Monday, October 24, 2011

Damon Suede on Why Riptide

Hi, I'm Damon Suede and I'm the author of Hot Head and Grown Men. I wound up at Riptide almost by accident which a medievalist would remind me is another word for Fate. LOL

I first met Rachel [Haimowitz] at Rainbow Book Fair in Manhattan and we grooved on each other instantly. J We share a similarly fast and snarky and twisted view of the world. I’d read and loved her book, Counterpoint. Learning she worked as an editor in her day-job came as no surprise, because the worldbuilding and deep POV work in that book showed such cleverness. When we left that day, I knew we’d be hanging out in the city when we could…

Fast forward a couple months.
Rachel and I communicated a couple times about work and craft and friendly gossip. She hinted a couple times that she had something brewing.

In June of 2011, my first M/M romance was published by Dreamspinner and surprised a lot of people (myself included) by barging to the tops of all its lists and parking its ass there. Almost the DAY that Hot Head released, a flurry of activity began because the book broke a bunch of rules and exhibited a kind of rawness that found favor with many genre readers. Now, my experience with Dreamspinner with the book was phenomenal and supportive. Elizabeth [North] consistently went out of her way to give me what I’d asked for, and things I hadn’t THOUGHT to ask for. I lucked out there. They’ve been and continue to be marvelous to work with.

Trouble was, in the leadup to June, I’d been writing a book called Grown Men which didn’t feel like a Dreamspinner book. I knew they could and would publish it, but I didn’t know if it played to their strengths as a “house” in the genre. Dreamspinner publishes sci-fi, wonderful sci-fi…but this Grown Men novella felt odd and kinky and internal in a way that made me want a strict editorial eye on it and an ongoing dialogue WITH my editor.

As a matter of policy, Dreamspinner edits in many passes, but a large part of that process occurs anonymously: authors receive edits from different people without knowing the source, and often without editorial contradictions reconciled clearly. With a third person contemporary like Hot Head, that setup presented minimal challenges. But Grown Men fell into strange terrain: not hard science fiction or cyberpunk or space opera, a cast of just two, and explosive angst that needed careful handling. Hell, it starred a mute giant with dubious intentions and a satirical sci-fi world that needed clarity and ruthless attention to detail.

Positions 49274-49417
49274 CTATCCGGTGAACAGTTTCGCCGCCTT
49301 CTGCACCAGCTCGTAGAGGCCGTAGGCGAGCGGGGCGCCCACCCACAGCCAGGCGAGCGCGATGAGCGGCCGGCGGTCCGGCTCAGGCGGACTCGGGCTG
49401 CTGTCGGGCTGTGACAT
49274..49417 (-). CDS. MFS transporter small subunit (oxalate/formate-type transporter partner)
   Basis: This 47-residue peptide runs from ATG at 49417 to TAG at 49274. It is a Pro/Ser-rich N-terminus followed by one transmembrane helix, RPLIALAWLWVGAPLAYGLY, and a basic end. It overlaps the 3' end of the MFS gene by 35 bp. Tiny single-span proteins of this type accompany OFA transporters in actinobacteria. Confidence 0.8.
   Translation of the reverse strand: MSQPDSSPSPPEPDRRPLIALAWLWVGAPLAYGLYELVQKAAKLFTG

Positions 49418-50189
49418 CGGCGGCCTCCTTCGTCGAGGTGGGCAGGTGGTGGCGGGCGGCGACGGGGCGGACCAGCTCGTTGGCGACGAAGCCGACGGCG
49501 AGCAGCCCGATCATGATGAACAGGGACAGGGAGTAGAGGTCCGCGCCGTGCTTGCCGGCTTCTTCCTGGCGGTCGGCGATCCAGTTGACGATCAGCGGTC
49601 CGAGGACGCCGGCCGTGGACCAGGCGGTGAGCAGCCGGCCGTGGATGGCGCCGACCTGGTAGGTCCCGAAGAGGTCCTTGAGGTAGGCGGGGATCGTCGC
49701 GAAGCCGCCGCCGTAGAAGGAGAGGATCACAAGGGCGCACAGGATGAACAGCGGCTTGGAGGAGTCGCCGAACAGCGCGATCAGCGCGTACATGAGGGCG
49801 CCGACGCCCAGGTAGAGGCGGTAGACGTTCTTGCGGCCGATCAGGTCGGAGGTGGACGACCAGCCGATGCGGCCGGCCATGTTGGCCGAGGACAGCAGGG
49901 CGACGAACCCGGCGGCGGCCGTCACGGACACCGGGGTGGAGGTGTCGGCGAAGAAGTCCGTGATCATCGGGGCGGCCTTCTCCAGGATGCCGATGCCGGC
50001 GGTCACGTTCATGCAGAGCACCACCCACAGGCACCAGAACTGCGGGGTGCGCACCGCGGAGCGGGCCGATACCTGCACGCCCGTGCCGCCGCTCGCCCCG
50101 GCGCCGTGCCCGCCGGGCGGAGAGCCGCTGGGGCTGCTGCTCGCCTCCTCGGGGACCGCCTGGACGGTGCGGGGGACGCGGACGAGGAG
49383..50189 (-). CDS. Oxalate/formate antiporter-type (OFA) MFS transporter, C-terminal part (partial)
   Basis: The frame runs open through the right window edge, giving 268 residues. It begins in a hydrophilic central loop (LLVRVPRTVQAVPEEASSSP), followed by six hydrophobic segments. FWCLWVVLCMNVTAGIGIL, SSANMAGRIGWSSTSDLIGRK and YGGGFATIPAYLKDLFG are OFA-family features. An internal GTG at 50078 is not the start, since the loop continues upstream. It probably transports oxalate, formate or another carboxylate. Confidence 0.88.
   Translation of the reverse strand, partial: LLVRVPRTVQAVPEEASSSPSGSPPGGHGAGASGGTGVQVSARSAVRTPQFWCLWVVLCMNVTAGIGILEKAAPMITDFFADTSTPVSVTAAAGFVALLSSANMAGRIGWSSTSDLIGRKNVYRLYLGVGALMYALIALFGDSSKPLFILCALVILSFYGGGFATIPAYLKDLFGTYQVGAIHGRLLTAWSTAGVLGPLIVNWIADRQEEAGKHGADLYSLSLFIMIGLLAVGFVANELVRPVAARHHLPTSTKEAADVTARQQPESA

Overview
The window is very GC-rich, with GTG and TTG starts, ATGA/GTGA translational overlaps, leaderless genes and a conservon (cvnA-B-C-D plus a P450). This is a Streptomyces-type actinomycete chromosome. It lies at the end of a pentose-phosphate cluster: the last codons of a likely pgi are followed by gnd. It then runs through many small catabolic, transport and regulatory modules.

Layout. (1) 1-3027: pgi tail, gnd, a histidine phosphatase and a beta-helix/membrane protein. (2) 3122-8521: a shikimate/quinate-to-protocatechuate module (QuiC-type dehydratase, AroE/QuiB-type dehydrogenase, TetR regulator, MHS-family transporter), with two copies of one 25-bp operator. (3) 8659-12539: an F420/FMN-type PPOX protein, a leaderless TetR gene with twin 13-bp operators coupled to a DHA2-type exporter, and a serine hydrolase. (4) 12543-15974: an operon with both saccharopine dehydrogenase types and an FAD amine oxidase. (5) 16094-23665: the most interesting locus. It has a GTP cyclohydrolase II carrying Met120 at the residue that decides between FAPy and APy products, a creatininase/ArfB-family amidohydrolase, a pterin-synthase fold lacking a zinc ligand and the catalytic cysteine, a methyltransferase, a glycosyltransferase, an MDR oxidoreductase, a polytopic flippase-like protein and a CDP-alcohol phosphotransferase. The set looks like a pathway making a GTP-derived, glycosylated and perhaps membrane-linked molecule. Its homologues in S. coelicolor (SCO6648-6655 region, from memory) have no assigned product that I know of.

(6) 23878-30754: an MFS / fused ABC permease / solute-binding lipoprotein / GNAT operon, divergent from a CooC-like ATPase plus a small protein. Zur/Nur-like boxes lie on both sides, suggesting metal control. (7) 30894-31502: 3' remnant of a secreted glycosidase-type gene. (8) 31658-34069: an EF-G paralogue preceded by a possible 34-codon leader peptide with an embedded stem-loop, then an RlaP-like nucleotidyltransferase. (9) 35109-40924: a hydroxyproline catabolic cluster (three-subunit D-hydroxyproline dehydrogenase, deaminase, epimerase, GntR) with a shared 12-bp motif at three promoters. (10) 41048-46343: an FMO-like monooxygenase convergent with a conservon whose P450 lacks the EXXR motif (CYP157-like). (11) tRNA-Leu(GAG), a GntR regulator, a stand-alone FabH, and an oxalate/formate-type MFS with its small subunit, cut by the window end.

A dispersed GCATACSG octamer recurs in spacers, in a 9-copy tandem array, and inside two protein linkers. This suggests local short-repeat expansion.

I knew I’d need a lot of mindful back and forth to get it into the best shape possible. Anonymous editorial seemed likely to drive me batshit and make the process impossible.
Here’s where the Fate part happens…

Sometime in May, Rachel dropped me a line to check in to see what I had in the hopper that wasn’t contracted because she might know of an invite-only publisher “obsessed” with a sample they’d seen of my work. Then Hot Head came out and kind of went bonkers on the various lists and sites, a process for which I’m eternally grateful and a little mystified.

That first day, Rachel called me to say that she and Aleks [Voinov] had read and loved Hot Head. Then she got extremely candid and pitched Riptide: their business model, their rigorous personal editorial process, their marketing support... She basically CLAIMED Grown Men for Riptide’s vanguard with the force of her enthusiasm, praise, and acumen. LOL She bought the novella sight unseen and stressed that she wanted to “cultivate a career, not a book.” This is something I say all the time about writing and a resonant assertion for me on many levels.

Was I nervous that Riptide was a startup? I guess, except they were asking the right questions and focused on the right challenges. I dug their monoscopic focus on strong books and a short list of authors because it’s hard to get lost in an intimate circle. I loved their ideas for handling promotion and creative marketing. Chris Hawkins turned out to be a hands-down, flat-out, A-bomb GENIUS about the nutty business of horn-tooting. Rachel and Aleks both know this business and the art that makes it possible. Add in the fact that both of them have dayjobs as editors, and Riptide has set the bar high for product and process. If they stick to their guns, they will be making some crazy waves in M/M and LGBT fiction.

Did I have any concerns about Rachel and Aleks as captains of the Riptide ship? Well, no and yes and yes and no. I knew they were both smart and ambitious. Both seemed savvy and competent and experienced in the genre. So professionally, I knew they had the changes to run something cleanly. On the other hand, they both had a reputation for writing rougher, darker stories tending towards BDSM, so I was wary of being tugged into an imprint skewed towards the hardcore BDSM niche. I dig that subgenre, but it isn’t my main interest as a reader or writer so I had concerns. Likewise, as writers their aesthetics overlap deeply, but are SO different from my own; no way did I want to lock horns with two folks of shared tastes and tone who would try to wrestle my voice into submission. I didn’t think it likely, but I did worry for a moment. But it became an instant nonissue, the moment I saw the wide variety of their launch lineup.

Did I feel strange being used as part of their “First Wave” authors? At first, yes. LOL Rachel and Aleks admitted right up front that I represented something of a wild card: brand new author, zero backlist, strong opinions, bold choices as a writer and a business person. My experience falls in other media and genres. Turns out those anomalies were the very things that drew them and that my name had been among the first mentioned as the “kind” of author Riptide needed. They trusted my craft and talent, and gambled that we’d play well together. So hell, if they were willing, so was I! J